Abstract. The MPI standard provides a way to send and receive com-

plex combinations of datatypes (e.g., integers and doubles) with a single communication operation. The MPI standard speci es that the type signature, that is, the basic datatypes (language-de ned types such as int or DOUBLE PRECISION), must match in communication operations such as send/receive or broadcast. Because datatypes may be de ned by the user in MPI, there is a limitless collection of possible type signatures. Detecting the programmer error of mismatched datatypes is dicult in this case; detecting all errors essentially requires sending a complete description of the type signature with a message. This paper discusses an alternative: send the value of a function of the type signature so that (a) identical type signatures always give the same function value, (b) different type signatures often give dierent values, and (c) common cases (e.g., prede ned datatypes) are handled exactly. Thus, erroneous programs are often (but not always) detected; correct programs never are

agged as erroneous. The method described is relatively inexpensive to compute and uses a small (and xed, independent of the complexity of the datatype) amount of space in the message envelope.

1 Introduction The Message Passing Interface (MPI) [3,2] provides a standard and portable way of communicating data from one process to another, even for heterogeneous collections of computers. A key part of MPI's support for moving data is the description of data not as a series of undierentiated bytes but as typed data corresponding to the datatypes natural to the programming language being used with MPI. Thus, when sending C ints, the programmer speci es that the message is made up of type MPI INT (because MPI is a library rather than a language extension, MPI cannot use the same names for the types as the programming language). MPI further requires that the type of the data sent match the type of the data received; that is, if the user sends MPI INTs, the user must ?

This work was supported by the Mathematical, Information, and Computational Sciences Division subprogram of the Oce of Advanced Scienti c Computing, U.S. Department of Energy, under Contract W-31-109-Eng-38.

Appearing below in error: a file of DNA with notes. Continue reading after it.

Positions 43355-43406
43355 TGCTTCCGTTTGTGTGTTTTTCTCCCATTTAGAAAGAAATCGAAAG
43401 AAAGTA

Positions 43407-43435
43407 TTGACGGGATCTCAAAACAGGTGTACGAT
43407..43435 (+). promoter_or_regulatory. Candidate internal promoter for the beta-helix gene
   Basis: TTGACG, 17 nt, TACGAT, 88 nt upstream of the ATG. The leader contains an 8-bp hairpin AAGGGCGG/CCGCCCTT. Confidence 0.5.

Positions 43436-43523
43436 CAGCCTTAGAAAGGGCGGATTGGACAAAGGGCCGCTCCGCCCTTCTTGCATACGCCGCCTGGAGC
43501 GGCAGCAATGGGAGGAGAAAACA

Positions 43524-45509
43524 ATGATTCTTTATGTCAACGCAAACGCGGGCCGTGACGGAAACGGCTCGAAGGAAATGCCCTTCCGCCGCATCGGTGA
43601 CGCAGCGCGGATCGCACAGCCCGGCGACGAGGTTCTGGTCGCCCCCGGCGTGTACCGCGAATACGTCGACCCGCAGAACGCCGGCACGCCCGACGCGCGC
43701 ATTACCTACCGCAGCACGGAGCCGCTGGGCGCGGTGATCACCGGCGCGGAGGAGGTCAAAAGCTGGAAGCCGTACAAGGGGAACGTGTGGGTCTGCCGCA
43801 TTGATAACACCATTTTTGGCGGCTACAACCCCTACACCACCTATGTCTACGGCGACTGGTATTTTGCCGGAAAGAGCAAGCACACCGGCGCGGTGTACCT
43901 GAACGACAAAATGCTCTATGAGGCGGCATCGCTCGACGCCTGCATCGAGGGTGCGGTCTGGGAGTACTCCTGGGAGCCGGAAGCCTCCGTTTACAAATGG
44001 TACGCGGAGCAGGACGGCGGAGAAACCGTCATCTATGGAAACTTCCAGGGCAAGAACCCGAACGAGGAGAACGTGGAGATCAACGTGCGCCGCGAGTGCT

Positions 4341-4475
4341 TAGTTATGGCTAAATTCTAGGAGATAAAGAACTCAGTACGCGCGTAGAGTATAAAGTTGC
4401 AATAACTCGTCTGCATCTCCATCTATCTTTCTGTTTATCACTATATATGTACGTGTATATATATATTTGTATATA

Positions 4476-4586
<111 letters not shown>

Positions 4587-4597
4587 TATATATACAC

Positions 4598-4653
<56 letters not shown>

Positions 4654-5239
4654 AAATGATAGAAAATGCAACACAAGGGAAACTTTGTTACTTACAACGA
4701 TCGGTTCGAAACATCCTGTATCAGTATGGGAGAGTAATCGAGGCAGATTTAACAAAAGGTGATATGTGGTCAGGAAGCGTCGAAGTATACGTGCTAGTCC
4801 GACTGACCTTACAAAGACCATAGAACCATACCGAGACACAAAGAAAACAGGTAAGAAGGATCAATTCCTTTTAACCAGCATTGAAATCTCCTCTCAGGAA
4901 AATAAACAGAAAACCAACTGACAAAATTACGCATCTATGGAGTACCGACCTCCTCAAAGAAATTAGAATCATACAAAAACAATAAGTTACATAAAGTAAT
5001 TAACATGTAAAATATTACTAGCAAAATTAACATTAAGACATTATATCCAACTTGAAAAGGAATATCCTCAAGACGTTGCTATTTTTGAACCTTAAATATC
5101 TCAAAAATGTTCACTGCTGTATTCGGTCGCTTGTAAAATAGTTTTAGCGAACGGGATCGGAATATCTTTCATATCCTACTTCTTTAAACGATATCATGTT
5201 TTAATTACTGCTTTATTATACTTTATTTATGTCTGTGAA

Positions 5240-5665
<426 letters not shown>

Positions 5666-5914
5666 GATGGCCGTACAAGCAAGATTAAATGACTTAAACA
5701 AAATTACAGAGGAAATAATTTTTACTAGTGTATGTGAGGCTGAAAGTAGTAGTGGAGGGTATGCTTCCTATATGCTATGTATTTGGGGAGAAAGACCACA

receive MPI INTs.1 MPI also allows the de nition of new MPI datatypes, called derived types, by combining datatypes with routines such as MPI TYPE VECTOR, MPI TYPE STRUCT, and MPI TYPE HINDEXED. Because the matching of basic types is required for a correct program, a high-quality development environment should detect when the user violates this rule. This paper describes an ecient method for checking that datatype signatures match in MPI communication. One of the reasons such error checking is important for MPI programs is that MPI allows messages containing collections of dierent datatypes to be communicated in a single message. Further, the sender and receiver are often in dierent parts of the program, possibly in dierent routines (or even programs). User errors in the use of MPI datatypes are thus dicult to nd; adding this information can catch errors (such as using the same message tag for two dierent kinds of messages) that are dicult for the user to identify by looking at the code. An additional complexity is that MPI requires only that the basic types of the data communicated match for example, that ints match ints and chars match chars. This ordered set of basic datatypes (i.e., types that correspond to basic types supported by the programming language) is called the type signature. The type signature is a tuple of the basic MPI datatypes. For example, three ints followed by a double is (MPI INT; MPI INT; MPI INT; MPI DOUBLE): A type signature has as many types as there are elements in the message. This makes it impractical to send the type signature with the message. MPI also de nes a type map; for each datatype, a displacement in memory is given. While the type map speci es both what and where data is moved, a type signature speci es only what is moved. Only the signatures need to match; this allows scatter/gather-like operations in MPI communication. For example, it is legal to send 10 MPI INTs but receive a single vector (created with MPI TYPE VECTOR) that contains at least 10 MPI INTs. Communicating with different type maps is legal as long as the type signatures are the same. Thus, it isn't correct to check that the datatypes match; only the type signatures must match. Note that when looking at the type signature, the comparison is made with the basic types, even if the type was de ned using a combination of derived datatypes. Thus, when looking at the type signature, any consecutive subsequence may have come from a derived datatype. Consider the derived type t2 de ned by the following MPI code fragment: 1